Established in 2016, Team USA started off on a solid trajectory. He scored points on his debut and finished eighth in his first two seasons before climbing to an impressive fifth in 2018, but Haas has been in decline ever since.
It works with a unique business model to minimize costs. As many authorized parts are purchased from Ferrari, the car is designed by Italian company Dallara and the racing team is based in the UK, although the team is headquartered in the US.
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It worked early, but he lacked the resources to deal with developmental issues through 2018 and 2019. He fell to ninth of 10 teams in 2020 with just three points scored.
Team owner Gene Haas, machine tool magnate and NASCAR team owner, was reluctant to rack up more money in a sport that only rewarded the wealthiest teams – between 2016 and 2021, only four races were won by teams other than Mercedes, Ferrari and Red Bull Racing – and instead sought more sponsors to lighten the load.
Drivers Romain Grosjean and Kevin Magnussen have been removed. A seat was actually sold to Ferrari, in which it placed junior driver and 2020 F2 champion Mick Schumacher. The other was made available to Nikita Mazepin on a multi-year basis, with sponsorship notice from Uralkali shortly thereafter.
A DIFFICULT START
The partnership got off to a bad start. Just a week after being announced as a Formula 1 driver, Mazepin posted a video on his Instagram page of him groping a woman in a car. The team condemned the behavior and the driver apologized, but no further disciplinary action was taken.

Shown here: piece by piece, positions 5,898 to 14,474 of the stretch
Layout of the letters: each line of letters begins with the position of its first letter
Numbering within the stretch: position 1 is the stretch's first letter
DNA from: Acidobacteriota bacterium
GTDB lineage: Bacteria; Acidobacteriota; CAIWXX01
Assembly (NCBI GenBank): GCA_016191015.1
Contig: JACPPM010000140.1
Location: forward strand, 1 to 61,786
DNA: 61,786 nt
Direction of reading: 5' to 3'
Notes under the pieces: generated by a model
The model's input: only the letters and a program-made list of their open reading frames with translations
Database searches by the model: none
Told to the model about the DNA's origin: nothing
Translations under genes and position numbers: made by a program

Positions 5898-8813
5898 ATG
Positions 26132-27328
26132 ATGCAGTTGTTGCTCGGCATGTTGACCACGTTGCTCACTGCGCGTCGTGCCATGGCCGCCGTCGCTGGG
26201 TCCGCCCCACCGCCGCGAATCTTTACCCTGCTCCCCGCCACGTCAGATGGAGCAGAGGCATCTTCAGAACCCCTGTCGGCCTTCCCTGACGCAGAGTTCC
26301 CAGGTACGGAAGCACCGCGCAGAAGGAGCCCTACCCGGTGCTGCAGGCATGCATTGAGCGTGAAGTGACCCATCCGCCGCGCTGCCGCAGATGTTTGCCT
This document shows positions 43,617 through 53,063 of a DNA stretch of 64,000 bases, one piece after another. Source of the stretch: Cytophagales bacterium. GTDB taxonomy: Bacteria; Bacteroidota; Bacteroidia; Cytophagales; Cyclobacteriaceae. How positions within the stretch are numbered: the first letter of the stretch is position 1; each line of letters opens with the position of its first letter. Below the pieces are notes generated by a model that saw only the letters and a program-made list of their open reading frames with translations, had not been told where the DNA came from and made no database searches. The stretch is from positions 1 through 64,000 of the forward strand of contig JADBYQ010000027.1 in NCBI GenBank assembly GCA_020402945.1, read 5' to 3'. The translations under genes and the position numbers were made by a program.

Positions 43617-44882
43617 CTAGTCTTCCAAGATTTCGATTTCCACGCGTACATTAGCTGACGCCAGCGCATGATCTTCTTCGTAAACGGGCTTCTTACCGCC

He entered 2021 with the hashtag #WeSayNoToMazepin widely circulated on social media. His response was that he thought “the race should speak”.
Unfortunately, the 2021 Haas car was extremely uncompetitive.
Mazepin and Schumacher struggled, although the Russian was surprisingly adrift of the German most of the year. He only edged Schumacher three times and qualified with an average delay of more than 0.9 seconds, the worst record on the grid.
There was some mid-season interest in Mazepin complaining that his chassis was slightly heavier than Schumacher. A new tub was built with funding from Mazepin Sr, and while Nikita’s running performance improved somewhat, it wasn’t enough to change the complexion of her season.
He finished his only F1 campaign 21st out of 20 full-time drivers, behind reserve Robert Kubica by two races.
WHAT IS THE FUTURE FOR HAAS?
Haas will field reserve driver Pietro Fittipaldi for pre-season testing in Bahrain this week, but the identity of Mazepin’s permanent replacement has yet to be determined.
There are several names in the ring, and Haas will have no shortage of options.
Australian Oscar Piastri, reigning Formula 2 champion, saw his name elevated. Siege time rather than his planned duties as a reserve would do him good, but Alpine is unlikely to release him without an ironclad guarantee that he will be available for a 2022 return.
But Gene Haas would prefer an experienced driver to help lead the team in its long rebuild to competitiveness.
“I think we would obviously like to have someone with a bit more real-life experience,” he told AP. “We just have to see what’s available.”
Ferrari-affiliated Antonio Giovinazzi is a known quantity, although he should be let out of his Formula E contract, while Nico Hulkenberg is still touted as an F1 super-sub.
The only certainty is that it won’t be Nikita Mazepin, whose F1 career was built and then sank in the rouble.